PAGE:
What the heck is “Yak Shaving”?
Yak Shaving is one of my favorite terms. Originally coined at MIT just a year before I attended, it has been discussed by legends like Seth Godin and Scott Hanselman. The original MIT thread sums it up pretty well:
Yak shaving is what you are doing when you’re doing some stupid, fiddly little task that bears no obvious relationship to what you’re supposed to be working on, but yet a chain of twelve causal relations links what you’re doing to the original meta-task.
What’s interesting about yak shaving is there are two very similar, but critically different ways it can be used. Here they are from the authorities at wiktionary.
- Any apparently useless activity which, by allowing you to overcome intermediate difficulties, allows you to solve a larger problem.
- A less useful activity done consciously or subconsciously to procrastinate about a larger but more useful task.
In definition 1, yak shaving is apparently useless, but actually leads to the achievement of your goal. In definition 2 on the other hand, yak shaving is actually useless—and a form of procrastination.
The trouble is knowing which type of yak you are actually shaving. Is it the necessary, helpful, happy yak or is it the dangerous, decoy, evil yak?
Last week I thought I was doing good yak shaving, but of course I was wrong. Let’s see what that looks like.
Yak shaving in action
Here’s how yak shaving went for me:
I need to run this pricing test to see if anyone wants to buy placecards.
I guess that means I’ll need to be able to accept payments on the site.
Hmm, better get an SSL certificate so people know it’s secure.
Also, to accept payments I’ll need to link a bank account.
I probably shouldn’t use my personal bank account for this…
I guess I should get a corporate account?
But I don’t have a company yet.
I guess I have been meaning to incorporate one though…
Jeez, I have to pick a state?
I wonder what the tax implications are….
Mailing address? Yikes, I live in South Africa…
And all of the sudden I find myself comparison shopping virtual post office services and researching what states are the most small-business-friendly (Delaware, Nevada, and Wyoming apparently) when all I wanted was to actually do was see if anyone wants to buy my place cards!
Still, in the heat of it these still felt like good yaks. Don’t I want to have a business? Don’t I need to accept payments? Won’t I need to sort all this stuff out eventually?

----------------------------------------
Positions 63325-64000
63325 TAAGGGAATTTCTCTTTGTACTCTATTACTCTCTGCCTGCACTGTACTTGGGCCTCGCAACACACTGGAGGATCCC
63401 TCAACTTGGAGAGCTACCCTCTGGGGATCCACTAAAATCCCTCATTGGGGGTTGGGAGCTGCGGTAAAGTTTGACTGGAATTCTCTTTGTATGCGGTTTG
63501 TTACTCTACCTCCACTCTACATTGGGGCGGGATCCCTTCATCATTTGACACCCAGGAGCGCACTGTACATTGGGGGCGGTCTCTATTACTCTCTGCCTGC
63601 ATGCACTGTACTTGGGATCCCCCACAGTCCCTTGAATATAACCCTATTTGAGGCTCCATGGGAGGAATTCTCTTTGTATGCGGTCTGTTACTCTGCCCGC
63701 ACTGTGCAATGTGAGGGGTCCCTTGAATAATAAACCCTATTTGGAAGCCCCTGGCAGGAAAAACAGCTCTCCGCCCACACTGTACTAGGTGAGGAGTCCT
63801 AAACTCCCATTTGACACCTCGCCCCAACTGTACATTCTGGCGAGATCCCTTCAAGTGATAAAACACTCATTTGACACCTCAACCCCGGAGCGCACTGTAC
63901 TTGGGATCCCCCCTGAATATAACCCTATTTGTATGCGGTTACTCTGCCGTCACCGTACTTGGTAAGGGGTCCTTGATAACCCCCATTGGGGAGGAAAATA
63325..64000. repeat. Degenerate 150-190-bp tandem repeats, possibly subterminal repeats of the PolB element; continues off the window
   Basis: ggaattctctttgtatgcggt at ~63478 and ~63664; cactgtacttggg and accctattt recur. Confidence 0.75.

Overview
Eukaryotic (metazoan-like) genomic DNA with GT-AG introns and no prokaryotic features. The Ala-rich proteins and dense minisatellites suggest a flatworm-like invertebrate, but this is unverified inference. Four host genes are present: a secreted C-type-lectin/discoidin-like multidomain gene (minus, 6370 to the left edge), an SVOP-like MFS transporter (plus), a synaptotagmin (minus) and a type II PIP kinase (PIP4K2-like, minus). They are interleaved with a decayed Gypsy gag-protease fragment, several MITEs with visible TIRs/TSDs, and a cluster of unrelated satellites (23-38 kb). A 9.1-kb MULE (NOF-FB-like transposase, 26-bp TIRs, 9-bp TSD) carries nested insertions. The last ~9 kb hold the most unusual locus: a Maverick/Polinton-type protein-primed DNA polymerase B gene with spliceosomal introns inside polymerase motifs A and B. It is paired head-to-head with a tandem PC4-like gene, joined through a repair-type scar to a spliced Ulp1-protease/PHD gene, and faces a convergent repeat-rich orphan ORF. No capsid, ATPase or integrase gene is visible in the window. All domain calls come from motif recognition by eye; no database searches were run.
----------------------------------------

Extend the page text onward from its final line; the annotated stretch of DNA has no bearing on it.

Differentiating your yaks
The key to differentiating your yaks involves asking one simple question:
Is there any way to achieve my primary goal without doing this task?
That’s it! If the answer is “yes” then don’t do the task. If the answer is “no” then do it. It’s that simple.
In my case there was a much, much easier way for me to test pricing without doing anything I thought was important. That was simply, fake it. So now I’m running my pricing test, and there are prices listed on my place card maker, but I will not actually take anyone’s money. I have a hypothesis that getting through my entire funnel with a paid template is almost as good a proxy for pricing as actually paying me, and that’s a test I could run with about 10 minutes of work on the site.
So that’s what I did. Yaks be damned.
Yaks in Disguise
You might be reading this thinking something like: “But what about all that other stuff? Don’t you want to set up a business? Isn’t that good work?”
Yes, yes I do, and yes it is good work.
So what gives? Didn’t I just say say that those were all bad ideas?
Not quite. And this distinction is a bit nuanced, but hopefully it will make sense.
They are bad ideas in the context of running my pricing test. However they are not bad ideas in the global context of my sabbatical and my life. What those tasks actually are is a set of totally separate goals that were disguising themselves as dependencies of my pricing validation goal.
So it’s fine—good even—to be working on them as long as the reason is clear, and you know you’re investing the right time and effort for those reasons. For me, that reason is not to test pricing, it’s to set up a business.
The yak is the goal in and of itself.
This is an important distinction to make because we so often are tempted to tack on secondary or tertiary goals to our primary tasks out of convenience.
Here’s a phrase a developer who has worked closely with an opportunistic product manager might recognize:
While you’re in that part of the app, maybe you can add this other little feature too?
Or maybe something like this from an undisciplined head of engineering:
Hey, since we’re going to be working in that part of the codebase again maybe we should do that model refactor we’ve been talking about for ages…
These are tricky situations because often there is a lot of upside to leveraging momentum in one area to achieve some related goal. At the same time, using a priority goal as a forcing function to achieve a non-priority goal is dangerous business and can cost loads of time and energy spent on things that weren’t actually a priority.
If that second goal is being disguised as a yak then take off its costume! Let the goal stand on its own, and then—and only then—decide to do it anyways.